Harker Heights officials and District 54 state Rep. Scott Cosper were hopeful that the recent special session of the Texas Legislature might have offered a second opportunity to restore some of the more than $1.24 million in fiscal year 2017/2018 property tax revenue reduction felt by the City of Harker Heights due to the disproportionate impact of the disabled veterans property tax exemption.

Cosper said, “When the governor put out a tax reform call on the special session agenda, my staff interpreted that this fit the call to provide property tax relief. The bill would have included the city of Harker Heights in relief payments from the state already received by a number of Central Texas governments.”

Cosper said, “We went to work immediately by filing our bill along with attending committee meetings and testifying. We also invited representatives from impacted communities like Harker Heights and asked them to come to Austin, register with a letter of support or testify.”

Director of Parks and Recreation Jerry Bark testified before a committee on behalf of the city of Harker of Heights.

Cosper said his team was successful with this bill on the House side in both the regular and called sessions. “It died in the Senate during both sessions and never came up for consideration,” he said.

A source in Cosper’s office confirmed that only 17 bills passed the House during the special session, and Cosper’s was one of them. He was the only freshman legislator to have a bill passed during a special session.

Harker Heights City Manager David Mitchell told the Herald that the impact of additional loss of revenue for the city has increased over the past five fiscal years.

The reductions began in the 2013/2014 fiscal year at $430,840 and have been increasing by about 30 percent each year, he said.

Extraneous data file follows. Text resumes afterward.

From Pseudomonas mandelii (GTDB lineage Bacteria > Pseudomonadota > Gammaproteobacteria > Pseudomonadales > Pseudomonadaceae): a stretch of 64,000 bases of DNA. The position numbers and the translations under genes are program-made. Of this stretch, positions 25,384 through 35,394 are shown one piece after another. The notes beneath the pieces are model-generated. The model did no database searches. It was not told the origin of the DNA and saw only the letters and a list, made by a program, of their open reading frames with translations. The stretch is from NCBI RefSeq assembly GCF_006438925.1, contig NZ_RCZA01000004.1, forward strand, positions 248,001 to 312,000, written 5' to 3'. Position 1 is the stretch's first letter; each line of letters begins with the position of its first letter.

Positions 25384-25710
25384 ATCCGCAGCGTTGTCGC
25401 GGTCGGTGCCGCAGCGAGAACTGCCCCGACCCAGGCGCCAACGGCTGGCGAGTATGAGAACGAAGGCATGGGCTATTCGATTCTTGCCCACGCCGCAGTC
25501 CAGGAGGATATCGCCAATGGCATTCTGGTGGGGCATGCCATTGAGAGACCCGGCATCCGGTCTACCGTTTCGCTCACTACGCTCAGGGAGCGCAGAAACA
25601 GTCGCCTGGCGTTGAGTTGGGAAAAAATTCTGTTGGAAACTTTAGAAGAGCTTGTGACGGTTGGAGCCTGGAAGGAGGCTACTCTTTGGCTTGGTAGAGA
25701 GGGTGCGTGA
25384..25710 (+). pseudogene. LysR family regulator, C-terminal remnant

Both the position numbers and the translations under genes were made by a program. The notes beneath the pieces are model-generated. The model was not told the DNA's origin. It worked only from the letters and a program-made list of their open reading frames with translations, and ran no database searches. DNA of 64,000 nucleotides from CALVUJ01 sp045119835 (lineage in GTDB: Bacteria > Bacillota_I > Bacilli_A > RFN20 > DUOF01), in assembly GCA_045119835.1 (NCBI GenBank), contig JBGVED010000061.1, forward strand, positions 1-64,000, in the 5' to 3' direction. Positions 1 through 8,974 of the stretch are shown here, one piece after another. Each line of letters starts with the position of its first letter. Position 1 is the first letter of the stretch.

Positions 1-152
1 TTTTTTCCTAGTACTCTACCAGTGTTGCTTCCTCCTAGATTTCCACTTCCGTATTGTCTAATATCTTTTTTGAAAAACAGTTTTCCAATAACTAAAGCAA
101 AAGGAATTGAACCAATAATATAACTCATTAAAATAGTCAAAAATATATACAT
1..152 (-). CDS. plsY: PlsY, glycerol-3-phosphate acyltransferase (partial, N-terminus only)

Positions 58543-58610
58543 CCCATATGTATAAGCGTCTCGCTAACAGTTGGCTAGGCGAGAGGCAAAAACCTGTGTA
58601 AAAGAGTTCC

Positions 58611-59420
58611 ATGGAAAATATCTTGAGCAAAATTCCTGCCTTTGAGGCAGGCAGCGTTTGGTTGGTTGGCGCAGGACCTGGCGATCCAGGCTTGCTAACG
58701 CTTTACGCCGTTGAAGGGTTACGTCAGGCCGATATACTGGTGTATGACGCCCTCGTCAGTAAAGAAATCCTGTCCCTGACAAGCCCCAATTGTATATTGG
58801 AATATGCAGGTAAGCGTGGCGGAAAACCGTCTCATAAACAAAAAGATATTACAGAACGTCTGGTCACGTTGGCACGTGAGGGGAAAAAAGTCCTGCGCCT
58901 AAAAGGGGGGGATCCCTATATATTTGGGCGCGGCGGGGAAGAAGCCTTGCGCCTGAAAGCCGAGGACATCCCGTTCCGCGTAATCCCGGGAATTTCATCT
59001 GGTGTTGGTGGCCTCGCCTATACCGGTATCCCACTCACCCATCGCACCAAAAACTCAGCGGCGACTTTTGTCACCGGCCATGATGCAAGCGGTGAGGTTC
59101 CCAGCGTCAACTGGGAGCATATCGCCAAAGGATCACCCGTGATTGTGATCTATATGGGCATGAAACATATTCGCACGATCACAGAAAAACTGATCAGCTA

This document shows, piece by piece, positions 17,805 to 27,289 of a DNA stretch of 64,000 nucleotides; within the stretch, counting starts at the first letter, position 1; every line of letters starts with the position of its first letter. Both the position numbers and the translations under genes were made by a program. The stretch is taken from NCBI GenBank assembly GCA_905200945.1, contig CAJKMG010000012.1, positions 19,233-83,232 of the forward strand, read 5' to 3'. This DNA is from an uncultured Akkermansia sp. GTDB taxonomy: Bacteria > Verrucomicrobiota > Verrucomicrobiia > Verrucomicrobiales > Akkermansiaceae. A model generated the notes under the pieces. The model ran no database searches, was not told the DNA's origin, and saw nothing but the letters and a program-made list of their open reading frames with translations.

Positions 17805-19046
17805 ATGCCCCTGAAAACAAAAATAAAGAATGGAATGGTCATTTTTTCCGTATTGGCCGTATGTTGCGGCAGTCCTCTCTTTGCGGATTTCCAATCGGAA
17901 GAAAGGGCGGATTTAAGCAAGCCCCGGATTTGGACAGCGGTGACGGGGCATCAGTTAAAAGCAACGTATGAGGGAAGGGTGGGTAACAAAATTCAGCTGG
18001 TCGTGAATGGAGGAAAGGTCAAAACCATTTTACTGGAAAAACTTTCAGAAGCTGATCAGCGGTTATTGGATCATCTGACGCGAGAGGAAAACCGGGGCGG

“What is troubling is the growth that we are seeing in the reductions, with this coming fiscal year hitting $1,242,703,” Mitchell said. “With the addition of the fiscal year 2017/2018 loss in ad valorem taxes, the total lost revenue will stand at $3,912,324,” Mitchell said.

Mitchell emphasized that, the city fully supports the intent of the bill granting ad valorem tax relief to disabled veterans. It’s just that the bill is being balanced on the backs of just a few cities that have a disproportionate number of disabled veterans compared to other cities across the State.

Cosper said, “This growth is an unmaintainable level of lost money for the Harker Heights’ general fund and what most people don’t realize is that it pays salaries for first responders, road crews, and the mission critical aspects of city operations and services. When we brought this back into the special session, we recognized it as a top priority and a must-pass legislation.”

Harker Heights Mayor Spencer Smith said, “I believe that when the Legislature first looked at this they were not aware of unintended consequences even though their intentions were wonderful. This lack of revenue will affect those services that are enjoyed by those who are 100 percent disabled veterans in Harker Heights.

“I believe it’s not one of those us against them kind of thing, it’s just what it is. We appreciate that Representative Cosper put a lot of energy into getting a bill passed twice in the House.

“Hugh Shine in District 55 is also interested in this issue. We were able to at least talk with Senator Buckingham and explained why the loss of this revenue was not a good thing for the City of Harker Heights,” Smith said.

During the city’s budget preparation and a council retreat, council members and staff did not count on this money going forward and kept on a conservative track that has allowed them to keep the tax rate at the same level as last year.

Mitchell said, “What is really tough is how do we figure providing the levels of service that our residents have come to expect when our revenues are diminished. It is disconcerting that safety has taken a hit because of this situation.

“Our emergency call volumes, especially EMS, continue to rise,” he said.. “We need additional funds for personnel and equipment in the police department, fire department and EMS operations to handle those calls.”

According to Mitchell, “The problem for Harker Heights going forward is there is not going to be a fix for this until there is another legislative session. We’re looking through a three-year window of time and what we see is the amount of foregone revenue topping $4 million over that time.”

Cosper said, “It is our intention to continue going forward whether that be in a future regular or special session. We already have language in a file that’s drafted and ready to be resubmitted. We will continue to fight and work hard to raise awareness until we get this reimbursement written into law.”

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